Blackstone LaunchPad at NUI Galway – A One Stop Shop for Ideas

The recently opened Blackstone LaunchPad at NUI Galway offers students, postgrads, alumni and staff the opportunity to feel out, test and nurture their fledgling startup ideas. They also have the opportunity to see if the life of an entrepreneur might be a possible or worthwhile career path to follow.

To help them with their questions and to provide support in determining the feasibility of ideas and creating a pathway of development is Executive Director, Mary Carty and Program Manager, Natalie Walsh.

LaunchPad is centrally located on the Concourse at the heart of the NUI Galway. No matter what background the students have or what degree they are pursuing, they can come to LaunchPad discuss their ideas.

Mary says that, “If they have an idea or they want to pitch something or present something, they want to build out some skills or they are just curious, they can just come in and talk to us and we’ll help them to figure out what’s next in their journey.”

Mary is herself an experienced entrepreneur having been CEO of Spoiltchild, an award winning design and development agency, and co-founder of Toddle, an email marketing system for small businesses. Prior to LaunchPad she co-founded Outbox, an incubator for young women with tech ideas.

“I pretty well understand how you start something, how you develop something, how you grow something.”

The number one question she hears is, “Is my idea a good idea?” To which the answer is, “We have to figure that out. This is the first stage of the conversation. Let’s figure out if this ideas has legs and what are you going to do next.

“We use the lean business model. That’s very good as it focuses very much on the problem that you want to solve. It focuses on the customer end – what the pain is and how you are going to help the customer solve that problem. It is a very interesting flip of the mind for a lot of people.”

LaunchPad is funded by the Blackstone Foundation in partnership with the Galway University Foundation.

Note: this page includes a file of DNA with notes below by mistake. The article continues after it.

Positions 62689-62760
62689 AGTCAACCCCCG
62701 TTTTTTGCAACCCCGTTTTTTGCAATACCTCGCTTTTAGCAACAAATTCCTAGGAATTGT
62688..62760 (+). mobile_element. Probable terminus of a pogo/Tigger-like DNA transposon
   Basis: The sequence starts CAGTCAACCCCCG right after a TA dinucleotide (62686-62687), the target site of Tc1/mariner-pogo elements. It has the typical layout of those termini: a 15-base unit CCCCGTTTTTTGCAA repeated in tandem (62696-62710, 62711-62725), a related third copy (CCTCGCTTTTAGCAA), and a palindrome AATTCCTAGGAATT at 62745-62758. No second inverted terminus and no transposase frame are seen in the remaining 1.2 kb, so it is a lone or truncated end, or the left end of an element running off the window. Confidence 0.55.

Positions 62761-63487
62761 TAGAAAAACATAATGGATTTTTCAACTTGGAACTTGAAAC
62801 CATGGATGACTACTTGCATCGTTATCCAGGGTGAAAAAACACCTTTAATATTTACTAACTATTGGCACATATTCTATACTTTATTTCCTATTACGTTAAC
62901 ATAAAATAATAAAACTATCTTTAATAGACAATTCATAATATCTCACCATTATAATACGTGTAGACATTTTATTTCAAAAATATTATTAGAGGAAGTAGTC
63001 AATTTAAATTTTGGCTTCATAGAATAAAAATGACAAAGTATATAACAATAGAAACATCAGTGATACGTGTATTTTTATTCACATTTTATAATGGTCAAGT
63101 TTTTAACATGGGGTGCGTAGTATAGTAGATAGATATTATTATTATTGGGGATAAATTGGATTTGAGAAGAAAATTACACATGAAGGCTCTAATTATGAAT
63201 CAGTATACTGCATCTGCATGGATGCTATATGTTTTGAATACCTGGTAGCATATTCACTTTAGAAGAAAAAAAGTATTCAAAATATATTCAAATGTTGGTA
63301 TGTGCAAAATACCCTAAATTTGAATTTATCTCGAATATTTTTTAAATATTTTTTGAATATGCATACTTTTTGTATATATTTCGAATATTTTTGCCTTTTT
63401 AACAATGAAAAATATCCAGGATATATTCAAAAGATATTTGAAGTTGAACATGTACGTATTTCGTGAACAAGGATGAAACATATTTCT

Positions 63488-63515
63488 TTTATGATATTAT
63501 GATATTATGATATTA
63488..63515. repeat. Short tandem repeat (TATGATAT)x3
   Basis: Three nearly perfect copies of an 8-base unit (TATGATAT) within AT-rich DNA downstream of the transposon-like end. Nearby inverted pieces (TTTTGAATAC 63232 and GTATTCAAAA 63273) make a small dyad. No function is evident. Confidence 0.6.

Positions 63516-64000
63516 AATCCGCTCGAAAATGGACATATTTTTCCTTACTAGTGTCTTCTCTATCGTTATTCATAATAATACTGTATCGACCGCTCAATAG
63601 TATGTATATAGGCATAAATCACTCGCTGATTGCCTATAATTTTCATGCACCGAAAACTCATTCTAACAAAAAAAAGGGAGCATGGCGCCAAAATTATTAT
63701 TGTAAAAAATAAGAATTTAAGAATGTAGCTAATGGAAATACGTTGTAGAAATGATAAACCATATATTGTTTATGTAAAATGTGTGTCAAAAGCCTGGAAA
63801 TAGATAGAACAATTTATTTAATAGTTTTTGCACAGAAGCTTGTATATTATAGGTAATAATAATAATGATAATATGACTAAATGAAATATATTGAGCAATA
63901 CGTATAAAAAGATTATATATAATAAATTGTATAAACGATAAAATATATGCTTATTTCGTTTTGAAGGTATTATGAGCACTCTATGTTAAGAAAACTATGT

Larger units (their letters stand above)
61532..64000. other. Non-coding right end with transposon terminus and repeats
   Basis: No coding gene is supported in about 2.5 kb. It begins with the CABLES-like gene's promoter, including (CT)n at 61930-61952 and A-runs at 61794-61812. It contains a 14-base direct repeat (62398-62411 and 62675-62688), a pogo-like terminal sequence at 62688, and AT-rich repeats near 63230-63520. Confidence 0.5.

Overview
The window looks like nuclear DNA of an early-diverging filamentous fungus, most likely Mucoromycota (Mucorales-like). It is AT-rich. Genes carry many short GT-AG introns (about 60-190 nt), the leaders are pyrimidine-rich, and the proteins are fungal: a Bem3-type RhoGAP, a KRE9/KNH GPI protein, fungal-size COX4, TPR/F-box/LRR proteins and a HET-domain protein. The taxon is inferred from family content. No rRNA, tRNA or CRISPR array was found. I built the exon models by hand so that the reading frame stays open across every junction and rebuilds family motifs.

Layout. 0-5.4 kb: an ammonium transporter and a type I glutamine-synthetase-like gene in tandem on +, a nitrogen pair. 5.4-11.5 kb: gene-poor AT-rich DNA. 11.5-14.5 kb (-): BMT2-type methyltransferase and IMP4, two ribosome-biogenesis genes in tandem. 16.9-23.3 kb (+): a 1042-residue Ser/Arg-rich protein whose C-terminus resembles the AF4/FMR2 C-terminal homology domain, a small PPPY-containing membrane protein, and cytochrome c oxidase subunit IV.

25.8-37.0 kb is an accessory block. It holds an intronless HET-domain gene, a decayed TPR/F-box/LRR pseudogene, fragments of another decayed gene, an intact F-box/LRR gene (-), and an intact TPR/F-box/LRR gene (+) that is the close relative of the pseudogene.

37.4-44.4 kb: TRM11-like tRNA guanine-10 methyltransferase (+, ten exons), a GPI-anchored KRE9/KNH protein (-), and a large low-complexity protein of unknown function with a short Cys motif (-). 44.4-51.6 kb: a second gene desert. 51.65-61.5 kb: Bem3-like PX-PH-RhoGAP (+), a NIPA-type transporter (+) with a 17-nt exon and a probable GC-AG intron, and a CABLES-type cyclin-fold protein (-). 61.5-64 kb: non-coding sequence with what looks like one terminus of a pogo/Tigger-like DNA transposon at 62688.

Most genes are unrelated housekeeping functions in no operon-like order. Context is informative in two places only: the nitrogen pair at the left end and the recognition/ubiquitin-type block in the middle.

Blackstone LaunchPad already works with over 500,000 students across the United States. In Galway, over six hundred students signed up for the program in the first month.

The space itself is mainly fitted out with benches and bare tables – no computers. “We wanted this space to be very collaborative and open so students could come in and talk about their ideas and work on their canvas. We have a well-used blackboard and people can become as hands on and as creative as they want.”

“We are signing up people from across the colleges. So that’s arts, humanities, social science, medicine; then, obviously, science and business as well.”

Mary says that LaunchPad is, “A one stop shop for ideas. Our aim is to help you to get you to the next point from where you are at with your idea.”

It is expected that some users will go on to other incubators and accelerators while others may go through the Technology Transfer Office (TTO) at NUI Galway.

“The pipeline is there and there are pathways that people can follow and we can help people to figure out where to go next.

“We have StartLab. PorterShed is going to come online. BioInnovate is here. The TTO office is here. No matter where you are at in your career or in your evolution as a startup there’s a place for you to go.”

To EXPLORE staff-student collaborations, to seek out new ideas and new innovations